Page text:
Title

Heat transfer, fluid dynamics, and autoxidation studies in the jet fuel thermal oxidation tester (JFTOT)

Date of Award

2012

Degree Name

M.S. in Mechanical Engineering

Department

Department of Mechanical and Aerospace Engineering

Advisor/Chair

Advisor: Jamie S. Ervin

Abstract

Modern military aircraft use jet fuel as a coolant before it is burned in the combustor. Prior to combustion, dissolved O2 and other heteroatomic species react with the heated fuel to form insoluble particles and surface deposits that can impair engine performance. For safe aircraft operation, it is important to minimize jet fuel oxidation and resultant surface deposition in critical aircraft components. The Jet Fuel Thermal Oxidation Tester (JFTOT) is a thermal stability test that measures the tendency for fuel to form such deposits and delivers a pass/fail grade for each fuel tested. However, the extent of oxidation and the corresponding deposition occurring in the JFTOT is not fully understood. A JFTOT Model Mark II was modified to include a bulk outlet thermocouple measurement and a downstream oxygen sensor to measure bulk oxygen consumption. Experimental results show a direct relationship between the bulk outlet temperature and JFTOT setpoint temperature with the bulk outlet less than the setpoint temperature. Several fuels were also tested at varying setpoint temperatures with complete oxygen consumption by 320°C and a wide range of oxygen consumption from 10-85% at 260°C. Due to the complex fluid flows in the JFTOT, computational fluid dynamics (CFD) was used to model the heat transfer and fluid flow. A three-dimensional simulation showed considerable recirculation within the JFTOT due to buoyancy effects from gravity and resulted in complex residence time behavior. In addition, CFD simulations performed with a pseudo-detailed chemical kinematic mechanism showed an under prediction in both oxidation and deposition for similar fuels tested experimentally but yielded bulk outlet temperature predictions of less than 2% error. Simulations of deposition were of the right order of magnitude and matched the deposit profile of comparable experimental ellipsometry data.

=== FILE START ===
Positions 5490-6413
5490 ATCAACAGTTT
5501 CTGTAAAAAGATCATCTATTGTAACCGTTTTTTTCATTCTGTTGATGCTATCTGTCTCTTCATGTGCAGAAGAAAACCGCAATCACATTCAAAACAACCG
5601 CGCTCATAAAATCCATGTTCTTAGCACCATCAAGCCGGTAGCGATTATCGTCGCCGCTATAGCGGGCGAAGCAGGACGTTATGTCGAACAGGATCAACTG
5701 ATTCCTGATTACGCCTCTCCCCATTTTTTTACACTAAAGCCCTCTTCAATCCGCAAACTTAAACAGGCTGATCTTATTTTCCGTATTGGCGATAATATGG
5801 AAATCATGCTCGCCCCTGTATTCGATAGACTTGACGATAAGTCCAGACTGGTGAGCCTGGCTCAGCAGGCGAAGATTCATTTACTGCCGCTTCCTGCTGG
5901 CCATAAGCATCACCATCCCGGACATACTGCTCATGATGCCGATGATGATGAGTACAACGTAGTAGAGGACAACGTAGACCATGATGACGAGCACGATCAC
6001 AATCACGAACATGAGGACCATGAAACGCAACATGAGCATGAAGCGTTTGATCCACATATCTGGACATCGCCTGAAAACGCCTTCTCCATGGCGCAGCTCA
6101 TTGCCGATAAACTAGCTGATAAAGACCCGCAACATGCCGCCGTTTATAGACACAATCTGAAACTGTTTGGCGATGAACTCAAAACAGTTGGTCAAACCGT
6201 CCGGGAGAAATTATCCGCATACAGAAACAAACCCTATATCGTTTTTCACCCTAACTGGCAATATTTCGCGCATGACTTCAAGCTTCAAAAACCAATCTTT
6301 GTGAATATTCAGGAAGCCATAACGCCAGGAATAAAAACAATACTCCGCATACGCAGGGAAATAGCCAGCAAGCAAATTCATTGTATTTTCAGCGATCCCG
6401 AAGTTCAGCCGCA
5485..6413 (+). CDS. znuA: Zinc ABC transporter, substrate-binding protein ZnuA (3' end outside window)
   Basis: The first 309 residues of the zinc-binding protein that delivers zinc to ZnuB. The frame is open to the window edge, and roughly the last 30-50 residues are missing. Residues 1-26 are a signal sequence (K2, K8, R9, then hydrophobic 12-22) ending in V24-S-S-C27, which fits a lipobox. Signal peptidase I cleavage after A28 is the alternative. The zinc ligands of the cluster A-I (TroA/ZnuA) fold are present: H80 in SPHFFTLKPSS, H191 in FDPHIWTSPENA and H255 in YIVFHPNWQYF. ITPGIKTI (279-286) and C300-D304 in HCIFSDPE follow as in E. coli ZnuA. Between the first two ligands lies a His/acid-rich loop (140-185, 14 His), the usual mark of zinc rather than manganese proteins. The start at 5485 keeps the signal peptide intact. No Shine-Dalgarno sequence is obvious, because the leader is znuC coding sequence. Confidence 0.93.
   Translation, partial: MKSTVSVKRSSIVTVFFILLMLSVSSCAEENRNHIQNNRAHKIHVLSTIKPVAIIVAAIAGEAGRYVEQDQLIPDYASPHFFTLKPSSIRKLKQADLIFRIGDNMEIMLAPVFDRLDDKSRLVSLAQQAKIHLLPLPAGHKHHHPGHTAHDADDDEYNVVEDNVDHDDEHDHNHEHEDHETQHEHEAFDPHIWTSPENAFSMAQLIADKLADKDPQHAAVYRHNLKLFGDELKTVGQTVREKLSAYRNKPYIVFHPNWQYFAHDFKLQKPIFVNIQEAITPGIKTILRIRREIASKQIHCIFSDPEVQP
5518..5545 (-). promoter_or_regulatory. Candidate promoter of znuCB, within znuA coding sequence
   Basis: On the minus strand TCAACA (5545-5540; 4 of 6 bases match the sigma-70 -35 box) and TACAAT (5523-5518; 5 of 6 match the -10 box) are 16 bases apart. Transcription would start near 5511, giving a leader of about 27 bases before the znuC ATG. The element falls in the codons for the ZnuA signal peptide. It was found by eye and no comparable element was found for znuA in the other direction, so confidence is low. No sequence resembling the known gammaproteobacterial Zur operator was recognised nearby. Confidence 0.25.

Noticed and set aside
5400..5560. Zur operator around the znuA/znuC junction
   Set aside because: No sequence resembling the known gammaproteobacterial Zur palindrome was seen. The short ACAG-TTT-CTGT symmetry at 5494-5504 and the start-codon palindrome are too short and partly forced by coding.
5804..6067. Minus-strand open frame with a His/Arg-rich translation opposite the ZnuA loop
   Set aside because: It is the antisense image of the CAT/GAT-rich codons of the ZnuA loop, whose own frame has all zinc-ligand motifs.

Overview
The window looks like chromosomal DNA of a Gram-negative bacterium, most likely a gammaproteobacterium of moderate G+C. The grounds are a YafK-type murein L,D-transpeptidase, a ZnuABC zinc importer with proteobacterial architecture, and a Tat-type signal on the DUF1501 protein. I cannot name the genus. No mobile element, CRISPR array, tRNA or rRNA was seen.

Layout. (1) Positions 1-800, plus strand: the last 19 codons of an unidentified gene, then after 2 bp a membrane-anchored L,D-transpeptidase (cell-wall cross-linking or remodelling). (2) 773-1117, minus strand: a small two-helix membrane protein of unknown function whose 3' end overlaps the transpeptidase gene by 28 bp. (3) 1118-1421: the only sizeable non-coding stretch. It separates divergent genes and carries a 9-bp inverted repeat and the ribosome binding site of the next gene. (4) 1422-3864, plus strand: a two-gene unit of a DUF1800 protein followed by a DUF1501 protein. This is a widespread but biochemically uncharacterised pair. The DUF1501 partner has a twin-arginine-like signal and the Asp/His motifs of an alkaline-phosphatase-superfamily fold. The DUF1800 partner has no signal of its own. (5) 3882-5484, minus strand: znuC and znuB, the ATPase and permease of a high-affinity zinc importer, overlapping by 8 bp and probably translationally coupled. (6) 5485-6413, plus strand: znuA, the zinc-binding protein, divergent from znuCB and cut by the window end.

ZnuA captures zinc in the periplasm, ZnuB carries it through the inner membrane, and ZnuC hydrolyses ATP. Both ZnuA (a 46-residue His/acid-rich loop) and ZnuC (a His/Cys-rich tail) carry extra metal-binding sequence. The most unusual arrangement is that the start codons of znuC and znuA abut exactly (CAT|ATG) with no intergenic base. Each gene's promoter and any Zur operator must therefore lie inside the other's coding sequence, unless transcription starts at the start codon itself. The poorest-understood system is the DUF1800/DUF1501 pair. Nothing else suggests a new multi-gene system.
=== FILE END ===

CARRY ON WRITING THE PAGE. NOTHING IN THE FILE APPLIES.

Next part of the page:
Keywords

Jet planes Fuel Oxidation, Jet planes Fuel Thermal properties, Fuel Testing, Aerospace engineering; chemical engineering; chemistry; energy; engineering; fluid dynamics; mechanical engineering; petroleum engineering; JFTOT; CFD; heat transfer; oxidation; autoxidation; deposition; ellipsometry; jet fuel thermal oxidation tester; oxygen consumption; FT; fischer tropsh; hrj; jp-8; jet a-1; thermal stability; fluid mechanics; astm d3241; flir; interferometry; udri

Rights Statement

Copyright 2012, author

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